diamonds--for he must have pickets them up many and many a time.  It
would not occur to him to try to sell them to whites, of course, since
the whites already had plenty of glass beads, and more fashionably
shaped, too, than these; but one would think that the poorer sort of
black, who could not afford real glass, would have been humbly content to
decorate himself with the imitation, and that presently the white trader
would notice the things, and dimly suspect, and carry some of them home,
and find out what they were, and at once empty a multitude of
fortune-hunters into Africa.  There are many strange things in human
history; one of the strangest is that the sparkling diamonds laid there
so long without exciting any one's interest.

The revelation came at last by accident.  In a Boer's hut out in the wide
solitude of the plains, a traveling stranger noticed a child playing with
a bright object, and was told it was a piece of glass which had been
found in the veldt.  The stranger bought it for a trifle and carried it
away; and being without honor, made another stranger believe it was a
diamond, and so got $125 out of him for it, and was as pleased with
himself as if he had done a righteous thing.  In Paris the wronged
stranger sold it to a pawnshop for $10,000, who sold it to a countess for
$90,000, who sold it to a brewer for $800;000, who traded it to a king
for a dukedom and a pedigree, and the king "put it up the spout."
--[handwritten note: "From the Greek meaning 'pawned it.'" M.T.]--I know
these particulars to be correct.

The news flew around, and the South African diamond-boom began.  The
original traveler--the dishonest one--now remembered that he had once
seen a Boer teamster chocking his wagon-wheel on a steep grade with a
diamond as large as a football, and he laid aside his occupations and
started out to hunt for it, but not with the intention of cheating
anybody out of $125 with it, for he had reformed.

We now come to matters more didactic.  Diamonds are not imbedded in rock
ledges fifty miles long, like the Johannesburg gold, but are distributed
through the rubbish of a filled-up well, so to speak.  The well is rich,
its walls are sharply defined; outside of the walls are no diamonds.  The
well is a crater, and a large one.  Before it had been meddled with, its
surface was even with the level plain, and there was no sign to suggest
that it was there.  The pasturage covering the surface of the Kimberley
crater was sufficient for the support of a cow, and the pasturage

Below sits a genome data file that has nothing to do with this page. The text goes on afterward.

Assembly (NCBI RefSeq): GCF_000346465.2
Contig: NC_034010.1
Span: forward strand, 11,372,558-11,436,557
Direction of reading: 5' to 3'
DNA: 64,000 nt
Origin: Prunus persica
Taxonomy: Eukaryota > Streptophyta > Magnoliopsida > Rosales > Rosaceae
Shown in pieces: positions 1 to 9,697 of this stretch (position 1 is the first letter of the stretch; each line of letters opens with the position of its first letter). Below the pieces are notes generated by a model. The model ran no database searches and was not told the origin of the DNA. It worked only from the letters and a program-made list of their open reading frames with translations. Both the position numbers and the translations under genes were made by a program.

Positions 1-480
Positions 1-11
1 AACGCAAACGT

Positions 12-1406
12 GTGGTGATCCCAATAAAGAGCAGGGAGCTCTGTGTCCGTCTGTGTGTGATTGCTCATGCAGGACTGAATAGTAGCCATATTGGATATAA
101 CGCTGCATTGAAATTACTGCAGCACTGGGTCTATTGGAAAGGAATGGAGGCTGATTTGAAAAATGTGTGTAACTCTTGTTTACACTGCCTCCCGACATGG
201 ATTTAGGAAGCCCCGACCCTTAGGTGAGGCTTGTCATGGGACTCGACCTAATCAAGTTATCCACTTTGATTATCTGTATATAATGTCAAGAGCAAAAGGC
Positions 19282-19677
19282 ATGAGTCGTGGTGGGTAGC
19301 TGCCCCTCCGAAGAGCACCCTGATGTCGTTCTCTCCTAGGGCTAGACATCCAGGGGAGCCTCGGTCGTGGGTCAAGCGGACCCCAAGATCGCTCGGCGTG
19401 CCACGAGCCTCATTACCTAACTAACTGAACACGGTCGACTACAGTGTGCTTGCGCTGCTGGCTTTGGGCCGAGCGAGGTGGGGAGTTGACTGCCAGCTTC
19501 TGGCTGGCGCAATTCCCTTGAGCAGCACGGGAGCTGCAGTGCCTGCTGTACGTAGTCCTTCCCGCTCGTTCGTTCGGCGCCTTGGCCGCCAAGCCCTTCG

underneath was sufficient for the support of a kingdom; but the cow did
not know it, and lost her chance.

The Kimberley crater is roomy enough to admit the Roman Coliseum; the
bottom of the crater has not been reached, and no one can tell how far
down in the bowels of the earth it goes.  Originally, it was a
perpendicular hole packed solidly full of blue rock or cement, and
scattered through that blue mass, like raisins in a pudding, were the
diamonds.  As deep down in the earth as the blue stuff extends, so deep
will the diamonds be found.

There are three or four other celebrated craters near by a circle three
miles in diameter would enclose them all.  They are owned by the De Beers
Company, a consolidation of diamond properties arranged by Mr. Rhodes
twelve or fourteen years ago.  The De Beers owns other craters; they are
under the grass, but the De Beers knows where they are, and will open
them some day, if the market should require it.

Originally, the diamond deposits were the property of the Orange Free
State; but a judicious "rectification" of the boundary line shifted them
over into the British territory of Cape Colony.  A high official of the
Free State told me that the sum of $4,00,000 was handed to his
commonwealth as a compromise, or indemnity, or something of the sort, and
that he thought his commonwealth did wisely to take the money and keep
out of a dispute, since the power was all on the one side and the
weakness all on the other.  The De Beers Company dig out $400,000 worth
of diamonds per week, now.  The Cape got the territory, but no profit;
for Mr. Rhodes and the Rothschilds and the other De Beers people own the
mines, and they pay no taxes.

In our day the mines are worked upon scientific principles, under the
guidance of the ablest mining-engineering talent procurable in America.
There are elaborate works for reducing the blue rock and passing it
through one process after another until every diamond it contains has
been hunted down and secured.  I watched the "concentrators" at work big
tanks containing mud and water and invisible diamonds--and was told that
each could stir and churn and properly treat 300 car-loads of mud per day
1,600 pounds to the car-load--and reduce it to 3 car-loads of slush.  I
saw the 3 carloads of slush taken to the "pulsators" and there reduced to
quarter of a load of nice clean dark-colored sand.  Then I followed it to
the sorting tables and saw the men deftly and swiftly spread it out and
brush it about and seize the diamonds as they showed up.  I assisted, and
once I found a diamond half as large as an almond.  It is an exciting
kind of fishing, and you feel a fine thrill of pleasure every time you
detect the glow of one of those limpid pebbles through the veil of dark
sand.  I would like to spend my Saturday holidays in that charming sport